nomina nuda

christian thompson cthompson at SEL.BARC.USDA.GOV
Wed Nov 14 13:22:20 CST 2001

Doug et alia:

You are missing the point. There are today many way to "publish"
information. Information posted on the WWW / Internet is "published". I
noted that the International Code of Zoological Nomenclature does not
defined the definition of "published" except in its own sphere of influence,
etc. Obviously, no one now would declare that information put on the WWW is
not "published" in our common interpretation of that verb. Remember
"publish" simply means to make PUBLIC, it is not linked to "printing on

Under the ICZN a nomen nudum (see the glossary) is a Latin term for a name
that fails to conform to the requirement of the Code (Arts. 11 & 12 or 11 &
13, etc.). So, any "scientific" name "published" that does not meet ICZN
standards is a nomen nudum. So, Hendrik is simply wrong.

As for dates. Yes, because the WWW / Internet is ever changing, discovering
the proper date may be retrospectively difficult, but it is simple the time
at which the name first appeared. That applies to all dissemination media.

So for Dendrotermopsis Myles, when did this name first appear? in 1996 or
1998? You might now be able to tell today from that WWW page, but at least
Myles or his Webmaster knows when it first appeared.

Under the Red book (3rd edition), WWW / Internet publication was not valid
for simply this particular reason. WWW / Internet dissemination has always
failed and will continue to fail to met the requirments of ICZN publication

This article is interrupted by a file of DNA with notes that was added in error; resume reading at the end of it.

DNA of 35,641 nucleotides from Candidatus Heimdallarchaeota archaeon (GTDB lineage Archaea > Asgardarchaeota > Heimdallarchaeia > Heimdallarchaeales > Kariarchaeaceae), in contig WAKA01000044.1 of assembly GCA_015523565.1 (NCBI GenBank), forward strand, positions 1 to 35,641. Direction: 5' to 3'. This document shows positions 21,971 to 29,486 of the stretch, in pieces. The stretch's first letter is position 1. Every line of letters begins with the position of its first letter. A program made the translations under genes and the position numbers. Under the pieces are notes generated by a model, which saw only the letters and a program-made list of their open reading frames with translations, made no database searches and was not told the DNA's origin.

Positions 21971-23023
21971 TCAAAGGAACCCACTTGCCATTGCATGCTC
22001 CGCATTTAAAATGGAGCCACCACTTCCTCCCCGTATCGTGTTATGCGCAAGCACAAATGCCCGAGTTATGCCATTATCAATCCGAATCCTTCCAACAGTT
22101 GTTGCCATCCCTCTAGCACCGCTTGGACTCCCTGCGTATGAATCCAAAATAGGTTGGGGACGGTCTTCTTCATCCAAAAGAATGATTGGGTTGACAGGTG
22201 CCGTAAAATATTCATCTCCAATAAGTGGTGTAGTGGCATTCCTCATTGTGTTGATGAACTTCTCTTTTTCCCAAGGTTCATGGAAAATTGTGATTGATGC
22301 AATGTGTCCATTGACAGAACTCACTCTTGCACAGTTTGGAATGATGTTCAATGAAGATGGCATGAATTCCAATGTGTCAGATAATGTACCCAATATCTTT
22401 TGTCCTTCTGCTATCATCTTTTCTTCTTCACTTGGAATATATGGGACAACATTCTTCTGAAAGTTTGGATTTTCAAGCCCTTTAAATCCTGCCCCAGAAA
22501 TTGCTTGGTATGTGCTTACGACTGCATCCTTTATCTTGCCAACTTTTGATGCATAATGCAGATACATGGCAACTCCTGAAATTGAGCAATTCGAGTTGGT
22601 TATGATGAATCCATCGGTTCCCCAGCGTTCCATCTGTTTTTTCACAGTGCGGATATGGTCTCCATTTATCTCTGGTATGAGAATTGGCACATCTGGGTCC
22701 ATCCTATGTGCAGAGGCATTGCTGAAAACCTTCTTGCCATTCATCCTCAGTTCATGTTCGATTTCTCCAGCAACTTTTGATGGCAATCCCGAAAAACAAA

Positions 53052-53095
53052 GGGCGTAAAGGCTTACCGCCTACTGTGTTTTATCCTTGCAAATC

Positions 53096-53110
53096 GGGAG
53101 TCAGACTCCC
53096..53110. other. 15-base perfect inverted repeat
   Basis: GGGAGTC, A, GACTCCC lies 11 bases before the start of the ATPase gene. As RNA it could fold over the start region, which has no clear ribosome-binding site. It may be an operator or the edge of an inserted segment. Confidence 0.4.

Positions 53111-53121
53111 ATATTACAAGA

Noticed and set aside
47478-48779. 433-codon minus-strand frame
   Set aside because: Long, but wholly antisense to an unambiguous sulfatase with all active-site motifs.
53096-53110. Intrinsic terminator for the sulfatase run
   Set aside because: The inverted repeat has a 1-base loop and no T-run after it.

due to article 8(a) (or 8.1 (4th edition)) "... edition of SIMULTANEOUSLY
obtainable copies by a method that assures numerous IDENTICAL and DURABLE

F. Christian Thompson
Systematic Entomology Lab., ARS, USDA
Smithsonian Institution
Washington, D. C. 20560-0169
(202) 382-1800 voice
(202) 786-9422 FAX
cthompso at [NB: no terminal "n"]
visit our Diptera site at

>>> Doug Yanega <dyanega at POP.UCR.EDU> 11/14 12:39 PM >>>
Chris Thompson wrote:

>Under the code, these names, if not published elsewhere in an
>available format, are nomina nuda. They should simply be listed as such
>future publications.

but Hendrik Segers wrote:

>Such names (if not published separately in a conventional way, of course)
>are to be considered unpublished. The names proposed in the website
>even nomina nuda, which are *published* names that do not conform to
>requirements set in the code.

So we have two differing opinions - myself, I had understood the
latter to be the correct principle, but was unsure of how web
"publications" were treated by the pre-2000 version of the ICZN (I
recall some confusion surrounding some new Cryptocercus species
proposed in a web publication, which were later "validated" by
publication in Journal of the Kansas Entomological Society). IF we
accept Chris' claim that they are nomina nuda, wouldn't that imply
that they were validly published? If so, if we further suppose that
Myles designated type species and type specimens for these genera,
that they would have been accepted - which is precisely the sort of
situation that arose with those Cryptocercus? SO...what is the status
of those Cryptocercus names? Is the original date of publication the
webpage, or the hardcopy?

Another detail - if we go with Chris' claim that they should be cited
in future publications, how do we know which date to assign? There's
no indication that all of these new genera were in the 1996 version
of the page, so some may only have been added in 1998, but there's no
way to tell. So would one list it as, say, "Dendrotermopsis Myles
1996 (1998) Nom. Nud."??

Definitely a mess.


Doug Yanega        Dept. of Entomology         Entomology Research Museum
Univ. of California - Riverside, Riverside, CA 92521
phone: (909) 787-4315 (standard disclaimer: opinions are mine, not UCR's)
   "There are some enterprises in which a careful disorderliness
         is the true method" - Herman Melville, Moby Dick, Chap. 82

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